It was instant confirmation to Shotwell that he had made the right decision. Born and raised in Kentucky, Shotwell grew up in Burlington, Kentucky, attended Northern Kentucky University, then the University of Kentucky College of Medicine. That was followed by his residency in internal medicine and a fellowship in cardiology at the University of Cincinnati College of Medicine. He then practiced in Maysville and Ashland before accepting the opportunity in Cynthiana.
Service Area in Critical Need
The service area for Shotwell’s cardiology department includes 45,000 in the primary market area and 75,000 to 100,000 patients in the secondary market area. Currently, the Harrison Memorial cardiology department serves approximately 300 patients, and the volume has nearly doubled every year since its inception in 2015. As the only interventional cardiologist in the area, Shotwell is in high demand.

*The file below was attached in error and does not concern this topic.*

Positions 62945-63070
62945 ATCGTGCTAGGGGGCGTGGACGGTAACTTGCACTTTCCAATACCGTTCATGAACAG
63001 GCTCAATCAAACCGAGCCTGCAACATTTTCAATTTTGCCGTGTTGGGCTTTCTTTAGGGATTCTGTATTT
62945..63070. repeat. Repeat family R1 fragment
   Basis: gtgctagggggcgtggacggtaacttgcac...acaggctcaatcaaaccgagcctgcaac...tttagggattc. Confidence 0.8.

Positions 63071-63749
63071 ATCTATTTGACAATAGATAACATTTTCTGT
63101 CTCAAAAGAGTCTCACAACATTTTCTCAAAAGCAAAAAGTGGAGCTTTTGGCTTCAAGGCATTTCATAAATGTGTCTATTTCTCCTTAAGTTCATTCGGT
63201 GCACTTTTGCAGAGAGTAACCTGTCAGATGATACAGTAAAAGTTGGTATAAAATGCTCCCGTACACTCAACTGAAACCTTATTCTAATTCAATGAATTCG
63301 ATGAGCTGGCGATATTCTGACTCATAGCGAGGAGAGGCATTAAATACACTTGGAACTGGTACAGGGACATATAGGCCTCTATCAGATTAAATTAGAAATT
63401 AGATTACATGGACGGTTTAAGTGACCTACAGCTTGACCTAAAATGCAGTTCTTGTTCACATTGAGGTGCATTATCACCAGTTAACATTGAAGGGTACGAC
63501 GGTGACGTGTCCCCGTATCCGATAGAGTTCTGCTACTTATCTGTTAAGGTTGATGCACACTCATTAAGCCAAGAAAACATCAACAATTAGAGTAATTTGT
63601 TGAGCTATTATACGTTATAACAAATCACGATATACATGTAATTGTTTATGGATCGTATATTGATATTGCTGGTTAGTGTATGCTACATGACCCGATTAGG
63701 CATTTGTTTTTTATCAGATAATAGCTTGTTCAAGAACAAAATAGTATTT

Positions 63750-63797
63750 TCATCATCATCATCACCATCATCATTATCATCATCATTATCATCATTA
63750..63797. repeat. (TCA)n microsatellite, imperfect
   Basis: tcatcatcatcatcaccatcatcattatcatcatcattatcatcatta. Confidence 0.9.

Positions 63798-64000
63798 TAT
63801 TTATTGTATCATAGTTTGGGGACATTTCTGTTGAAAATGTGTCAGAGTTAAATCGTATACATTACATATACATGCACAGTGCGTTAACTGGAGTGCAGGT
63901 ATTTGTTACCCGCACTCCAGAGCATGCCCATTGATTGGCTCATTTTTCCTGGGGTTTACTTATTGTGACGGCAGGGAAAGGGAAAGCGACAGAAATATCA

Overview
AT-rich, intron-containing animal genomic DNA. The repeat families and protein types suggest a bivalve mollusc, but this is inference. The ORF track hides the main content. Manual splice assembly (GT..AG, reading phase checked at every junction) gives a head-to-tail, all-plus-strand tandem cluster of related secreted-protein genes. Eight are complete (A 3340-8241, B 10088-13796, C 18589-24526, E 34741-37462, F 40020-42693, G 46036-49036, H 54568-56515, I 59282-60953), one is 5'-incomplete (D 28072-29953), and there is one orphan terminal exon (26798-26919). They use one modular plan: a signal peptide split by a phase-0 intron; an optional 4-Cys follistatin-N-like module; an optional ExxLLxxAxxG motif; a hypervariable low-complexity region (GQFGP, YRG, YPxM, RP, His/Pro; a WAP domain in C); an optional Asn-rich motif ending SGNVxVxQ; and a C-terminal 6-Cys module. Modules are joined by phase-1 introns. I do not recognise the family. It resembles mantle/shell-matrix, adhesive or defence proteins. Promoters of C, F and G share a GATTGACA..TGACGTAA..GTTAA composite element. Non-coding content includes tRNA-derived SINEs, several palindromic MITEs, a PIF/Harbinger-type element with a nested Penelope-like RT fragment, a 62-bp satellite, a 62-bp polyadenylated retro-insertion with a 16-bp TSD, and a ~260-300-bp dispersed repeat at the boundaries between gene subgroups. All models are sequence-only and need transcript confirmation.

It didn’t take him long to realize he needed help, and he knew just who to call. He met B.K. Srivastava, MD, while they were both fellows in Cincinnati. Srivastava, also a cardiologist, was practicing in Dayton when Shotwell contacted him. In 2017, Srivastava moved to Cynthiana.
“Dr. B.K. is a genius,” Shotwell says. “He is brilliant at what he does. He does all the diagnostics, and I do all the mechanical work. We have been a great team.”
The patient presentations they see most often include arterial blockages, heart disease, coronary artery disease, heart attacks, and impending heart attacks. They also treat congestive heart failure, arrhythmias, and peripheral artery disease. Shotwell completed additional vascular training which certifies him to treat any blood vessel outside of the brain.